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Gender and the City - the link between inclusive design and gender


Anyone who has ever planted the wrong Ginkgo tree, knows how important gender is. Last autumn I was cycling through a nearby neighbourhood when the smell of rotting flesh combined with vomit reached my nose. It was not long before I saw the culprit; a Ginkgo biloba also known as the maidenhair tree. This shows how important knowledge of plants is because the female trees produce stinking fruit while the male ones do not. This beautiful tree also helps against air pollution so there are plenty of reasons to use it, if you have the know-how. The narrative behind this tree is also very impressive. Once imported to Japan from China it was planted as a sacred tree near temples. When you look at the leaves you will understand why. Ginkgo biloba is the only species that remains of the Ginkgoaceae- the rest of the family died with the Dinosaurs 65 million years ago. So basically, it is a living fossil! If you hold a leaf up to the light you will notice that it also marks the transformation between conifer and deciduous trees. No wonder this kind of tree was Goethe’s favourite. But back to gender….It is becoming more and more general knowledge that there is more between xx and xy. Now that the LGBTQIA+ community has a bigger platform we learn about all possible genders and gender identities that people can have. There are some who reason that the divide man/woman is how nature intended it. So, I say it is about time we take a look at what’s really going on in nature.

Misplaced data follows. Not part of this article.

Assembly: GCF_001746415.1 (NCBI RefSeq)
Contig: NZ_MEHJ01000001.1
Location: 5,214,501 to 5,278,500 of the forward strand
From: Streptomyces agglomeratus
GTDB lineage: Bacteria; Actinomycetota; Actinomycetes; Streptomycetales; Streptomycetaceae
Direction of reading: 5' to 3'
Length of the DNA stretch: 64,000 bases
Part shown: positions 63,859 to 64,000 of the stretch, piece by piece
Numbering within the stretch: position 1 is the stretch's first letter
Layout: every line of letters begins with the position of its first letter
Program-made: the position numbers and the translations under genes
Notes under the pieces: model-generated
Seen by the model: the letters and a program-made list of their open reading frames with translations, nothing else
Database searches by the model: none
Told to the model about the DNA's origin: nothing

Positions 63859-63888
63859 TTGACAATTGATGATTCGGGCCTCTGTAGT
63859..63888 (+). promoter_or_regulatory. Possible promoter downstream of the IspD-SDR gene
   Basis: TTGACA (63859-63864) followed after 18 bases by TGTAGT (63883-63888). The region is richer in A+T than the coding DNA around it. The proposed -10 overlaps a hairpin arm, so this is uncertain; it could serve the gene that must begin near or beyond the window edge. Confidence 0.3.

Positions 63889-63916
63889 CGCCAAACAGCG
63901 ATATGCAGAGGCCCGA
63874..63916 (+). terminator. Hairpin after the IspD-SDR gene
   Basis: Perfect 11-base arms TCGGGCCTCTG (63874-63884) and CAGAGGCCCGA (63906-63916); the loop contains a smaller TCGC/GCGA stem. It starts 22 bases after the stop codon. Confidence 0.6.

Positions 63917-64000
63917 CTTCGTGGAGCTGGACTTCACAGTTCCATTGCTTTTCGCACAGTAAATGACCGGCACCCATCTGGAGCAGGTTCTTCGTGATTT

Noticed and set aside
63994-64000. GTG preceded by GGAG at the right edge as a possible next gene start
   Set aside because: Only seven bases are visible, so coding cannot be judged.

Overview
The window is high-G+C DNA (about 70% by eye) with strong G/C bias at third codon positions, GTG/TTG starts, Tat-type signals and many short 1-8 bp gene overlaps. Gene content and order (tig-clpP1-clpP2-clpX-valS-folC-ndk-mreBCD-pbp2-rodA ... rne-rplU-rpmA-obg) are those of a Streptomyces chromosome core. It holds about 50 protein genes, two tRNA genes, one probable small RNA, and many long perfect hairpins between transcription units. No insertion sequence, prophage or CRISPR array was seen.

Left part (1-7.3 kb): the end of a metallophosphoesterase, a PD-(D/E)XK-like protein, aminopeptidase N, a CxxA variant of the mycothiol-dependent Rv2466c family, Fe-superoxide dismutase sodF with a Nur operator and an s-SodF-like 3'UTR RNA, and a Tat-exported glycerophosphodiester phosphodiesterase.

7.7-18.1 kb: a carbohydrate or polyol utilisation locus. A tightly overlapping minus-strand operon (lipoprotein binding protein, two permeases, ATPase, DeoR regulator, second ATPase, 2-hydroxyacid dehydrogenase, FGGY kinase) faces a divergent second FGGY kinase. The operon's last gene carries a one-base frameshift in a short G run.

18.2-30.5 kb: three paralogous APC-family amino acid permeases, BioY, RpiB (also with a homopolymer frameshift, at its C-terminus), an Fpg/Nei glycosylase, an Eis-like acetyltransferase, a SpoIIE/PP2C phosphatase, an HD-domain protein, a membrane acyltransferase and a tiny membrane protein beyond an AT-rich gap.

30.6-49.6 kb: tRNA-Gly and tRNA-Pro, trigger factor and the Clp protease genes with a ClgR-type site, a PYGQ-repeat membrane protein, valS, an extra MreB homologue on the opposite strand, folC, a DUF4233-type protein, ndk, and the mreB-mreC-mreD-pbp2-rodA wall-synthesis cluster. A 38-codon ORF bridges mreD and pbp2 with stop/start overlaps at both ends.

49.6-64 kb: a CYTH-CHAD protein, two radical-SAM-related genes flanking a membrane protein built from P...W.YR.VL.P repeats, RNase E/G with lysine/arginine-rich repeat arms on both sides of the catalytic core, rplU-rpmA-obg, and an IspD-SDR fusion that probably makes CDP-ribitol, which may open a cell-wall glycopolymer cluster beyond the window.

LGBTQIA+ plants

In the animal kingdom we usually see that a male- female combination is necessary purely for reproductive reasons. Still, there are some animals like the aphid that can reproduce without coitus (also known as parthenogenesis). With swans and penguins homosexual couples are also pretty common. When we look at plants it gets even more interesting. There are plants that carry both male and female flowers; the hermaphrodites. The papaya for example is a tree that is very fluid with its gender. A papaya tree can have male flowers, female flowers, or a combination of these options. There are also trees that change gender throughout their lifetime. This all leads to 31 possible gender combinations. There goes the cis-binary system. [1]



Our generation has embraced the avocado as its mascot after it was bombarded as a superfood. I personally appreciate the avocado because of its authenticity. Avocados also carry hermaphrodite flowers and to prevent self-pollination (and therefore incest) there are trees where some flowers open as female in the morning, when a different tree opens its male flowers. The next day the female flowers of the day before will open as male, while the male flowers of the other tree will open as female. Are you still with me? It is a fluid sex change overnight so that only different trees can pollinate each other.